Just finished “The Secrets of Generation Flux,” by Robert Safian, the cover story in the February Fast Company Magazine tinyurl.com/77lkeb4. You will find it is perfect to jump-start your efforts to incorporate social media into your communication mix for 2012. (That was one of your resolutions, right?)

A brief summary… Generation Flux is about operating in a world where things are chaotic and will stay that way. Those of us working in this world need to accept it embrace it and think and act in ways that keep us adaptable and flexible. Even when things are working perfectly, we can’t get comfortable.

Three comments in the article summarize why it’s critical to embrace the channels of social media in “generation flux.”

First, “Modern Business is Pure Chaos But those who Adapt will Succeed.”  Embracing the concepts of transparency, engagement and velocity so critical to social media success are also critical to living in “flux” times.  Another thought, “The pragmatic approach to change is not to hide, but to approach it head on,” speaks directly to building your social media presence. Finally, a comment that makes the case for both social media and flux – “members of generation flux can be any age and in any industry.” This does indeed apply to you.

So in keeping with the fast pace of Generation Flux, here are some examples of ways VHPR and its clients have utilized social media to engage audiences, tell their stories creatively  and build brand. Like most beginning social media efforts they serve as an extension of messages developed for other channels, and will lead to even more in generation flux.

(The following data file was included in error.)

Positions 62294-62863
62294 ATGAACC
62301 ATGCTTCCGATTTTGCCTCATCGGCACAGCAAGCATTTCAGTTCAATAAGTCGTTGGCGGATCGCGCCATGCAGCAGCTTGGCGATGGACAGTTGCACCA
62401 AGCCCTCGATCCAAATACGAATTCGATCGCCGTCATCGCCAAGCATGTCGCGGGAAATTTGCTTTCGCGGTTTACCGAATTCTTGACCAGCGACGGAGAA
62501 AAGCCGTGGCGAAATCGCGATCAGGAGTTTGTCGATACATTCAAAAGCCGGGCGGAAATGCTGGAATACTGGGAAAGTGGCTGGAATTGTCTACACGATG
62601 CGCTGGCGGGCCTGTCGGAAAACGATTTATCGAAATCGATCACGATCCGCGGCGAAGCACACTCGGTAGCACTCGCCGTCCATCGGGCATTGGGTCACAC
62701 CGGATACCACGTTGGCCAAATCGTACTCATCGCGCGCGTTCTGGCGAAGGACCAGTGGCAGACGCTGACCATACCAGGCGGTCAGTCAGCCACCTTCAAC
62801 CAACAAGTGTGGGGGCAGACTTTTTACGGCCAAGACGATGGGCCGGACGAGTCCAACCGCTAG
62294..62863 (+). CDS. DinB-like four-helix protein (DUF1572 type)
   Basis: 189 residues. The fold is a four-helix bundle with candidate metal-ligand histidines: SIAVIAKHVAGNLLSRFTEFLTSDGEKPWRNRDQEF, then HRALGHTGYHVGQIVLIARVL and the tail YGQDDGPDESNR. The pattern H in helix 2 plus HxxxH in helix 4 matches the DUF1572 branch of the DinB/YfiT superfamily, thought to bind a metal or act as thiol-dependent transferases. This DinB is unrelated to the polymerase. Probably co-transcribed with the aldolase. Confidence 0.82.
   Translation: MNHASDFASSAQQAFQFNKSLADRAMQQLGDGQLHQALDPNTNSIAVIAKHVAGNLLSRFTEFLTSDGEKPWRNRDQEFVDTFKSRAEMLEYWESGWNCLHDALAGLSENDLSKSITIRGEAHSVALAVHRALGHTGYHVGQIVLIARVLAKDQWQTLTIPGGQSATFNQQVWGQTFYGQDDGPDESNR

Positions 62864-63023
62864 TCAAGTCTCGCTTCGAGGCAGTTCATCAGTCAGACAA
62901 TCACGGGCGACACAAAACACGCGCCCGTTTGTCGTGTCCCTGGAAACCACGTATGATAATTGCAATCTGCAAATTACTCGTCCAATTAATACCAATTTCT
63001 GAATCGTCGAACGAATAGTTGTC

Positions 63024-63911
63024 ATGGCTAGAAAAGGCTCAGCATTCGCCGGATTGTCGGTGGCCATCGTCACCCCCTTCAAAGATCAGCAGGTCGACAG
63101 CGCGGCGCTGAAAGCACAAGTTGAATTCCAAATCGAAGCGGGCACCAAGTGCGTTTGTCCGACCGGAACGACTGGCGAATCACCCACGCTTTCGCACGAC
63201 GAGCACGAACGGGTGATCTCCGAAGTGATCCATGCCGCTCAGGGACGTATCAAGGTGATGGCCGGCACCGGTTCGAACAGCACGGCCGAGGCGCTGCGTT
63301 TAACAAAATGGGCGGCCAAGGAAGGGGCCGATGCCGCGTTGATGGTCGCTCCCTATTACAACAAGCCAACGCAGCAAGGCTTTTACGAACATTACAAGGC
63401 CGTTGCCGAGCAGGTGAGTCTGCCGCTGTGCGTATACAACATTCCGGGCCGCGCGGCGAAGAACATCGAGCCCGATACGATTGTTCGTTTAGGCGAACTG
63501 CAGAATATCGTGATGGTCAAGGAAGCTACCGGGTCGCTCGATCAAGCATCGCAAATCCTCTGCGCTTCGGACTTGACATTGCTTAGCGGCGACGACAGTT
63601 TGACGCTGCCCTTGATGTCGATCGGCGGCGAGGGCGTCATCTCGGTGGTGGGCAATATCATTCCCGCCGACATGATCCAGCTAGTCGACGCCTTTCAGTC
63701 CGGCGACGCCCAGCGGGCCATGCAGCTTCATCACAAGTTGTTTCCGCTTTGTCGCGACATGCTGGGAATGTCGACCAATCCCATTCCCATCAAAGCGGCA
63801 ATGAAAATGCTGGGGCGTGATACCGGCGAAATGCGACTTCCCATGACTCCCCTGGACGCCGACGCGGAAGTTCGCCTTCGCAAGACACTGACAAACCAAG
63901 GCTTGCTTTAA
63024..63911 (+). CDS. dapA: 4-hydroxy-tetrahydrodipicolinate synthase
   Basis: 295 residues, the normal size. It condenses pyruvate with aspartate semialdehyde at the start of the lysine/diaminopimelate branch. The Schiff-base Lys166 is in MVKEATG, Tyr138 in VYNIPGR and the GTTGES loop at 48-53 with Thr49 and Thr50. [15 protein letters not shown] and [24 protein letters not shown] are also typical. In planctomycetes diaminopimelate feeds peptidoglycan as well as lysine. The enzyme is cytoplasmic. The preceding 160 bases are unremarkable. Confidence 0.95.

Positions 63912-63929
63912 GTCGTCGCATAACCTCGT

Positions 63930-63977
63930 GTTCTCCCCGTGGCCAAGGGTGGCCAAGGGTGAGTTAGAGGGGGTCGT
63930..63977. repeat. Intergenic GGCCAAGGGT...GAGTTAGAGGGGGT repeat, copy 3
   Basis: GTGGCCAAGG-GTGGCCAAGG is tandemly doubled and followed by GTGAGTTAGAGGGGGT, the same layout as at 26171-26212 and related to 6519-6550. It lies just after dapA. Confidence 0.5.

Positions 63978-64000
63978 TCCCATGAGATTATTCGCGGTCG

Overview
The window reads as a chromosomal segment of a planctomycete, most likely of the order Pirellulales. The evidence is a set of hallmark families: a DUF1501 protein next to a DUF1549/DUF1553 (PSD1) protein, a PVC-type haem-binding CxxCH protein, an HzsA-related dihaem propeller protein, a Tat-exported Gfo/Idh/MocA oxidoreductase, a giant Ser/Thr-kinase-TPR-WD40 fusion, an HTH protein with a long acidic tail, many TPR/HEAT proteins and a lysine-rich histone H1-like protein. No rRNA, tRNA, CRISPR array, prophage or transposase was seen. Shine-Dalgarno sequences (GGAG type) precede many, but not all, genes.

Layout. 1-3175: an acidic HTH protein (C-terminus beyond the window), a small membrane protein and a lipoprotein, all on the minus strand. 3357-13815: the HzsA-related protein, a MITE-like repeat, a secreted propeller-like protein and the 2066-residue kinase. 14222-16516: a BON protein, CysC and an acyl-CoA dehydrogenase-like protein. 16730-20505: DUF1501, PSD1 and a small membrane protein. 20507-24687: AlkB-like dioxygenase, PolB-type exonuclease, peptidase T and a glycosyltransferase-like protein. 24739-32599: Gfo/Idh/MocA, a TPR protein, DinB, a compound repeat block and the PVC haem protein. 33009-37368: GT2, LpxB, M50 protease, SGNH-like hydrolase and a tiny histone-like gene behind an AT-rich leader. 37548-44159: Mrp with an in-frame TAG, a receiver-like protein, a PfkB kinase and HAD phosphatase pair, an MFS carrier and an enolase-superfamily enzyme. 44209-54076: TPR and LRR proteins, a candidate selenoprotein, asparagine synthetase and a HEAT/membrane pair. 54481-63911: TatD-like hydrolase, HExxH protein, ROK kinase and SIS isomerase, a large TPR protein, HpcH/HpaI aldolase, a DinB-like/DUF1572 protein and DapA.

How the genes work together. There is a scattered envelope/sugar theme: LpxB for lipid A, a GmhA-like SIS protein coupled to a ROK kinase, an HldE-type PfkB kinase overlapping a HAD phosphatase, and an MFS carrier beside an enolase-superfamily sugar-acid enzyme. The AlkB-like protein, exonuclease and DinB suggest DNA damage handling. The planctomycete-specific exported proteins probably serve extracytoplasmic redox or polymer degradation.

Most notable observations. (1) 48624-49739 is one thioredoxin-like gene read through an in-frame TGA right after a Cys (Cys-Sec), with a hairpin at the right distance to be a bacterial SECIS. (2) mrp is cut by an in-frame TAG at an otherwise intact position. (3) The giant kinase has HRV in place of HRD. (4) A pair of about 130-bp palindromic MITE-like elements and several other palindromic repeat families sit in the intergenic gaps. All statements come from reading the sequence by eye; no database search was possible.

Example 1 – VHPR YouTube Presentation (boydvhpr@yahoo.com
The video channel, primarily through YouTube, is a great way to reach audiences you can’t engage in other ways and to bring an interesting new element to your story. We intend to use this channel more and more and also use it as an in-person presentation on our iPad.

Example 2 – Baker Boyer Bank YouTube Video (tinyurl.com/6lwnk7)
How you convey the importance of being named the state’s best mid-sized workplace? Baker Boyer Bank asked customers to comment in a short video. It was posted on their website, on YouTube, and e-mailed to prospects and shown on iPads during new business meetings.  Combined with traditional methods of getting the story out, it produced measurable results in attracting new business.

Example 3 – First Independent Bank Facebook and Twitter.
While generating content for the news media for First Independent in 2010, we made sure we also produced versions we could use on the website and on Facebook and Twitter.  I call it “telling your story yourself.”  The effort increased participation in the regional library summer reading program and honored their employees for volunteering. Another program to give non-profit organizations some of their surplus furniture resulted in a fun Facebook post titled “Moving Day with photos” that generated many positive comments.

Key lessons we learned and incorporated into the 2012 planning for our clients:

  • Generate content with a clear understanding of what your audiences want to talk about.
  • Move quickly to take advantage of opportunities.
  • Be ready to change on a moment’s notice, kind of like the skills needed to thrive in Generation Flux.

We’ll share your ideas, thoughts and comments. E-mail them to boyd@vhpr.com